Friday, October 7


Charles Krauthammer also termed, in this morning's WAPO column, Roe v. Wade as the court's most intellectually bankrupt ruling.

And, for good measure, he further remarked:

By choosing a nominee suggested by Senate Democratic leader Harry Reid and well known only to himself, the president has ducked a fight on the most important domestic question dividing liberals from conservatives: the principles by which one should read and interpret the Constitution. For a presidency marked by a courageous willingness to think and do big things, this nomination is a sorry retreat into smallness.

So, Mr. Krauthammer, whose column appears regularly on Fridays, has come to the plate belatedly, as a pinch hitter in the bottom of the ninth for the Conservatives, and with the bases loaded has knocked one deep into the centerfield stands. That's the good news. The bad news is that his grand slam was not sufficient to win the game because the other team's manager, George W. Bush, persists in ignoring the score and the umpires, and, inscrutably, believes that he can still win the big game regardless of the score on the strength of a weak-armed pitcher -- Miers -- who incongrously had never before pitched a game in the majors, failing to bring to the mound any credible experience or major league stats, or a fastball that didn't make the catcher fall fast asleep from ennui before it arrived at home plate.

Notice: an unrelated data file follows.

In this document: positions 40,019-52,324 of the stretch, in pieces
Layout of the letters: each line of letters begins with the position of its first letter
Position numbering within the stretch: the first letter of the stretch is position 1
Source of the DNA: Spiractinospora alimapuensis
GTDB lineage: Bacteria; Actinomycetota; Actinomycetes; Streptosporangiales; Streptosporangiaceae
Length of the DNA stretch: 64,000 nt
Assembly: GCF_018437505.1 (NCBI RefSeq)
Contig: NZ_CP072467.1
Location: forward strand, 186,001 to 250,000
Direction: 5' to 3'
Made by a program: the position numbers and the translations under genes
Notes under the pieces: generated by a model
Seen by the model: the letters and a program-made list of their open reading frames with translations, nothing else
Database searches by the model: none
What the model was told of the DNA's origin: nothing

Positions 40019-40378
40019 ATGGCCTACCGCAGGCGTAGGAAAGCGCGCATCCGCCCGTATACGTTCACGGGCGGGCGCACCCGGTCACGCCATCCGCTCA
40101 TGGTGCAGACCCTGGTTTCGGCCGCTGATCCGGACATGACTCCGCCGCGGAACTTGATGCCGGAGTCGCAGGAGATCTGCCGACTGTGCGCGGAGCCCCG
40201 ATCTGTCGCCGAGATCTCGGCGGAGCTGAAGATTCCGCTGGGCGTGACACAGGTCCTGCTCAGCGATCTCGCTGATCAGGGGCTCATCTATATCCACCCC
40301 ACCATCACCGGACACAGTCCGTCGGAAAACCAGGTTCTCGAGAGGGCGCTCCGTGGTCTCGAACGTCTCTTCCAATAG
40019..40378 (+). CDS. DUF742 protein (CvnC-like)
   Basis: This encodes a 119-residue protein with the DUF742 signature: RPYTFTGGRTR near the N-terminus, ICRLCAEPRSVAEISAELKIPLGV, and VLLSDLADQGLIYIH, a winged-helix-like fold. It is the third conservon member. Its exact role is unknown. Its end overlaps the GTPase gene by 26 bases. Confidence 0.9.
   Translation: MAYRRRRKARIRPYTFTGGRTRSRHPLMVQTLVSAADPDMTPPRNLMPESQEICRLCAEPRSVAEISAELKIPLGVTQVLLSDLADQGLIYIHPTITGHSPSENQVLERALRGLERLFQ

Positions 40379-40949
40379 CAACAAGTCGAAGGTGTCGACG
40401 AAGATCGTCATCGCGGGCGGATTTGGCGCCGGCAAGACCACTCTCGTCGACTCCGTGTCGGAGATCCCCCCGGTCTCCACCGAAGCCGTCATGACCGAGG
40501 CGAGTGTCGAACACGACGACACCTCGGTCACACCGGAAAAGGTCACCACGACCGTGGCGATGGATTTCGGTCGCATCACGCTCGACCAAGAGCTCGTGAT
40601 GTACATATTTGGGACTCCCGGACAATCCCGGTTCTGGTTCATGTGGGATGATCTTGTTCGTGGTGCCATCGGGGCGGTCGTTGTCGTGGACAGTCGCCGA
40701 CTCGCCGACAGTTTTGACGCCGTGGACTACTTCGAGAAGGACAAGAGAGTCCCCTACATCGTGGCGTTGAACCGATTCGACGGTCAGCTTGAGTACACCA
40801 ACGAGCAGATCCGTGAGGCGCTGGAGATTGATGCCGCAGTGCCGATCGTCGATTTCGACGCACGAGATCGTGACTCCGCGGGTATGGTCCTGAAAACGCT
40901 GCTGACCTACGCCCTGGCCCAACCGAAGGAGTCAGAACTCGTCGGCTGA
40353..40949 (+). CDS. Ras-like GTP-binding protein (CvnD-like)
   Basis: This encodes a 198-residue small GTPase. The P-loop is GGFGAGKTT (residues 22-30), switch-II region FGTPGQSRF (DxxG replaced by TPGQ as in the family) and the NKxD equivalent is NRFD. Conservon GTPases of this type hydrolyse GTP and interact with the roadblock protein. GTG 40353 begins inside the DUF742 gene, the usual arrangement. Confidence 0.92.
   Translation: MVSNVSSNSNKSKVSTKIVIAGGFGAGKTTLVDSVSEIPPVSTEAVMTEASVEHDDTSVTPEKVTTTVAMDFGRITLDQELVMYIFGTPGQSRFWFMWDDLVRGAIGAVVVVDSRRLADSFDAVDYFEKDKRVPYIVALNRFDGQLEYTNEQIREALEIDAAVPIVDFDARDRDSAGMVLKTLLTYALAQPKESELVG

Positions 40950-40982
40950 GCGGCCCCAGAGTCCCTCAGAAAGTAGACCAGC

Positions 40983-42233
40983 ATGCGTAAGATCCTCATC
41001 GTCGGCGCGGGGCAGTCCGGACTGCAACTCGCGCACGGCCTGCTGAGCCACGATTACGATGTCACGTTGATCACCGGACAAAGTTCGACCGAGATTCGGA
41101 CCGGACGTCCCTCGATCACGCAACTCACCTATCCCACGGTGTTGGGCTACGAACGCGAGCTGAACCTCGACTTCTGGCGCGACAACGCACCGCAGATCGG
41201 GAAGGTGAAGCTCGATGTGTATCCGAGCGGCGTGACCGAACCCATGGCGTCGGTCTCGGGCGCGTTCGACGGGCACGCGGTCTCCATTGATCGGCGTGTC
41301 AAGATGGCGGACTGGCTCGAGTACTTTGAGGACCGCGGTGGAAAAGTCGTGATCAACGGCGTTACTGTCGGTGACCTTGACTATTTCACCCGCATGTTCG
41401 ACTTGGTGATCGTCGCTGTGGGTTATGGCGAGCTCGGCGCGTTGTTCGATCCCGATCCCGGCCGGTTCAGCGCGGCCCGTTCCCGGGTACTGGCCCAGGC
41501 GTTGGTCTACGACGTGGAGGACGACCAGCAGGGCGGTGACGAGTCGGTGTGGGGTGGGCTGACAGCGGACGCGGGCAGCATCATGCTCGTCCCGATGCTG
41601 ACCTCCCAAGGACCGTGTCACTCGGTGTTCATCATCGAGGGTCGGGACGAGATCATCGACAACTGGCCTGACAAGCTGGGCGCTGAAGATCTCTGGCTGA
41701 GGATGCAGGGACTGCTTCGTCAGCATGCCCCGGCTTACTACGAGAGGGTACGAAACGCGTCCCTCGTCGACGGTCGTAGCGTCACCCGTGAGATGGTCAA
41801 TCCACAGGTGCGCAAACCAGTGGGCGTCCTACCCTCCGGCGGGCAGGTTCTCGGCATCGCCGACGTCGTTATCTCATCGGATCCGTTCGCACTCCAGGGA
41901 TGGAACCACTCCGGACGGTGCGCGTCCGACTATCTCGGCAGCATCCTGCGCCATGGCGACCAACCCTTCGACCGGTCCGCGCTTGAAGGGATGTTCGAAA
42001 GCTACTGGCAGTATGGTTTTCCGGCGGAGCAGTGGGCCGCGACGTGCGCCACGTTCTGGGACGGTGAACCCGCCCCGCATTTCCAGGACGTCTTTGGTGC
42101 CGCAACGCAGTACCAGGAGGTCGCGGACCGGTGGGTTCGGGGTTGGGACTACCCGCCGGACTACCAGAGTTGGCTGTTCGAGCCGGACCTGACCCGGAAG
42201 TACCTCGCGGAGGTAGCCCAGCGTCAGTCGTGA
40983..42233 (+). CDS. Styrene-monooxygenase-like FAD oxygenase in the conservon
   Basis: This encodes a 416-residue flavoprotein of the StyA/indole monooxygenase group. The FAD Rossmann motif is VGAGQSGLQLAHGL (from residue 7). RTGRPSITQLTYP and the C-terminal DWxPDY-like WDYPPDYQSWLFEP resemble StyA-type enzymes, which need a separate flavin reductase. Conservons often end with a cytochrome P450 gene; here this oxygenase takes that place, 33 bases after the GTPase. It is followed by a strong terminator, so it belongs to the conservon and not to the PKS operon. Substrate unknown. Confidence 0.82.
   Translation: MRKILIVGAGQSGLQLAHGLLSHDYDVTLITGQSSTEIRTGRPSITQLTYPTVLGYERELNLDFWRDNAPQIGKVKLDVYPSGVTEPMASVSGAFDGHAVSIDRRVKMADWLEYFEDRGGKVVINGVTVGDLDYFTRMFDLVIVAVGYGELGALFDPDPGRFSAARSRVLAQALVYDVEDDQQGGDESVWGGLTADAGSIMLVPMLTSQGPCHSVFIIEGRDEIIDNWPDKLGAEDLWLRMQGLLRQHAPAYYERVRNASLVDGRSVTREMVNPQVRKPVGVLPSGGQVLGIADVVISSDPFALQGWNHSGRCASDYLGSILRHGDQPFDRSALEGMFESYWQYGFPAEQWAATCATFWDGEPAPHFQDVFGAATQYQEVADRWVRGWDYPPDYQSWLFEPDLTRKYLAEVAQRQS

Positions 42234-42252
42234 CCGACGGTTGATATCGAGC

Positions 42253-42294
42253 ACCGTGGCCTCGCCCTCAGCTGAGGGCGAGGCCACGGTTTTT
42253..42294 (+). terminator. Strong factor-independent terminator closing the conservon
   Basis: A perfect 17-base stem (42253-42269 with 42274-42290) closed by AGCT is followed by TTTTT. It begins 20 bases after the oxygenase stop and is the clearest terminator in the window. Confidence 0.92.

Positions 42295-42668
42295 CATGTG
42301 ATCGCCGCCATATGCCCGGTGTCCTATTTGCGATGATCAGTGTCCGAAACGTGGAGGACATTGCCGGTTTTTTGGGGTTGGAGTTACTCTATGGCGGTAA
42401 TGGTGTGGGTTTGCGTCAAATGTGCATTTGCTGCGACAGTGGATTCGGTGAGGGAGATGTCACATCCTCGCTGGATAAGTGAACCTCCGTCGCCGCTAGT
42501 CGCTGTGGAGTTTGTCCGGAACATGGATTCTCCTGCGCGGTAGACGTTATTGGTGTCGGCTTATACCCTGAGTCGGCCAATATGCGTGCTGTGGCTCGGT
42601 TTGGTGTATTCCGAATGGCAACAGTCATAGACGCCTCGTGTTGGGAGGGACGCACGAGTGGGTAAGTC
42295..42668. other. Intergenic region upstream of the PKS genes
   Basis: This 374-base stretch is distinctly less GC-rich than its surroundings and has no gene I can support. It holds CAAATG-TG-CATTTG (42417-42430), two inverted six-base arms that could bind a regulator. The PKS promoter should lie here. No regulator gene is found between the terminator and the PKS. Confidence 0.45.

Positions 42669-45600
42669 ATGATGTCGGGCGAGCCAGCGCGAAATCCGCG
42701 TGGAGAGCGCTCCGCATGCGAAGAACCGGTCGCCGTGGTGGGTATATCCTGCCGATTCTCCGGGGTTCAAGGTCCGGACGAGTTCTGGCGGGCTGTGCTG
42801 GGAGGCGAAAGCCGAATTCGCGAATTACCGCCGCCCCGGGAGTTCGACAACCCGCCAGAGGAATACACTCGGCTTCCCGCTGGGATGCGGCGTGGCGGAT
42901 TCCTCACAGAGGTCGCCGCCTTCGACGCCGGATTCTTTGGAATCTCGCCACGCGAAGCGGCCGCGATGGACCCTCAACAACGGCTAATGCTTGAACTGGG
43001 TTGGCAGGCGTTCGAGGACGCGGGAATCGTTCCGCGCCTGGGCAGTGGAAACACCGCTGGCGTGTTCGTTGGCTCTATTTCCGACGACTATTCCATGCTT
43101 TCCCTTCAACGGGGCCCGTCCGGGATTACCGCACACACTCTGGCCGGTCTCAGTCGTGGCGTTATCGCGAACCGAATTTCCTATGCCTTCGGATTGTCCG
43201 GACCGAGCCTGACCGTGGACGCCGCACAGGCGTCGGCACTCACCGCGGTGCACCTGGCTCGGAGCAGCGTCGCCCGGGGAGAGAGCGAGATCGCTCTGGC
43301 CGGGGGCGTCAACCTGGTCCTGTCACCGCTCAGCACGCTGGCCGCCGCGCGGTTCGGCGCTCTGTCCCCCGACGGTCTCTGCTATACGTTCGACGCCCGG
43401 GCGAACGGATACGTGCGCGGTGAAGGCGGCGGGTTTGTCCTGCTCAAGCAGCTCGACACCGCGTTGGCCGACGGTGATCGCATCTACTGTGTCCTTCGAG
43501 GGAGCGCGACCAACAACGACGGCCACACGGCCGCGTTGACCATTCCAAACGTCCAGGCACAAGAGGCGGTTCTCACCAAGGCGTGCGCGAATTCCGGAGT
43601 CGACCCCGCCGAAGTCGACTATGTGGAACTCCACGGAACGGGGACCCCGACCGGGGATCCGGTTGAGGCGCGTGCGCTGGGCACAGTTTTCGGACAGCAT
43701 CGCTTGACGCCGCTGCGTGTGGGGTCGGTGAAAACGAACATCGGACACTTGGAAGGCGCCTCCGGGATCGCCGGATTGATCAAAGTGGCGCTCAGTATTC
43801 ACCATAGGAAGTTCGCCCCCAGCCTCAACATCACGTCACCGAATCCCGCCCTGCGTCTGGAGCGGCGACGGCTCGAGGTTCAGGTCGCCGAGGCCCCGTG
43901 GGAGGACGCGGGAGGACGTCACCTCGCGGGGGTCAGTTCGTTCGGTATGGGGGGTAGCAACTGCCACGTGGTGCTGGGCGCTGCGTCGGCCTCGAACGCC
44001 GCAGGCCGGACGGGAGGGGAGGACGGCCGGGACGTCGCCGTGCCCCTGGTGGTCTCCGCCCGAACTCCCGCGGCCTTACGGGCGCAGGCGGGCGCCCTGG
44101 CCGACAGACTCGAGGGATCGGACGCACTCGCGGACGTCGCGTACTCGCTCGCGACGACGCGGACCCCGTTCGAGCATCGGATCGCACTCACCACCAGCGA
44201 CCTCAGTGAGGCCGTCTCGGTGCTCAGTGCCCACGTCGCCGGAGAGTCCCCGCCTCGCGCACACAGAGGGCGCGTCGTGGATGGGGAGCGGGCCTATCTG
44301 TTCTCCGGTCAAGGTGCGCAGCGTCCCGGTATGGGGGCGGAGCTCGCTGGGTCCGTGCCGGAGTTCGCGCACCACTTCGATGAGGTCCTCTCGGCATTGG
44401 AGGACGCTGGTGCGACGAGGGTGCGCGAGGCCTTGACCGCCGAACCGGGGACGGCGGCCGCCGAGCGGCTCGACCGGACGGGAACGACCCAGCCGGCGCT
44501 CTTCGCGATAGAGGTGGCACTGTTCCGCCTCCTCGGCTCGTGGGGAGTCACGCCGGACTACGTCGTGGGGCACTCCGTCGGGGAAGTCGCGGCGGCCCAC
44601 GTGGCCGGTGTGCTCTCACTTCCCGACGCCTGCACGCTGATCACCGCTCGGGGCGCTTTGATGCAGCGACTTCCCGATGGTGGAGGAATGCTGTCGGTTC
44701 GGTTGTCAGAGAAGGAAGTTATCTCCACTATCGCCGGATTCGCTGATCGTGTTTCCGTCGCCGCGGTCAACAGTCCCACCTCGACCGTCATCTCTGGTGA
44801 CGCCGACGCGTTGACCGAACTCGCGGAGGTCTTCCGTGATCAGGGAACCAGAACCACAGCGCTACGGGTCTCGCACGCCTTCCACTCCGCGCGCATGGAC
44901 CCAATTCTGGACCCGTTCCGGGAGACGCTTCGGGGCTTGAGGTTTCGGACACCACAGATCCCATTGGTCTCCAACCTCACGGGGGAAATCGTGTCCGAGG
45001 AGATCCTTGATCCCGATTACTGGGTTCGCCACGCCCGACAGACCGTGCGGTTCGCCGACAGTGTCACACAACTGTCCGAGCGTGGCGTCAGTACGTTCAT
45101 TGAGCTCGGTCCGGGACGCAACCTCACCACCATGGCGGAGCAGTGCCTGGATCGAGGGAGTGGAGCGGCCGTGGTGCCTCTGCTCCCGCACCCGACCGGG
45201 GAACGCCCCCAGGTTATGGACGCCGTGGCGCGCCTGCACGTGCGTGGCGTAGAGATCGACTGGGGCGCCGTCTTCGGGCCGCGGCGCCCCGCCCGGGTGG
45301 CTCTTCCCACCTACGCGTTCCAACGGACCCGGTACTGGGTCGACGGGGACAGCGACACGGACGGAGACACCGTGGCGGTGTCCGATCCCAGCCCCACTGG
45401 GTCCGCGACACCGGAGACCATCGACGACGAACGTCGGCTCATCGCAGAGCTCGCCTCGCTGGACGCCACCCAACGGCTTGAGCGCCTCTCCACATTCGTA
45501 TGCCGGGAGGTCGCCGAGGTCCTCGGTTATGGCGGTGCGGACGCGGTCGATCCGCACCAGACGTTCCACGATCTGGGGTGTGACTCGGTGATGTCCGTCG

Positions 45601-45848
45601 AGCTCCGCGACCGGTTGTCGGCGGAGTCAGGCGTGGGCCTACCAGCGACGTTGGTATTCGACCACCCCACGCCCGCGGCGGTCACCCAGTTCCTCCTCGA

SOURCE: "Washington Post" (registration required)

FOLLOW-UP: BeldarBlog answers Krauthammer and, as he has been doing all week, makes the case for Miers and supporting the president. I disagree with him, but he's a superb blogger and should be read.

FOLLOW-UP II: Popular Betsy Newmark offers her thoughts on the Miers' nomination and the Krauthammer column.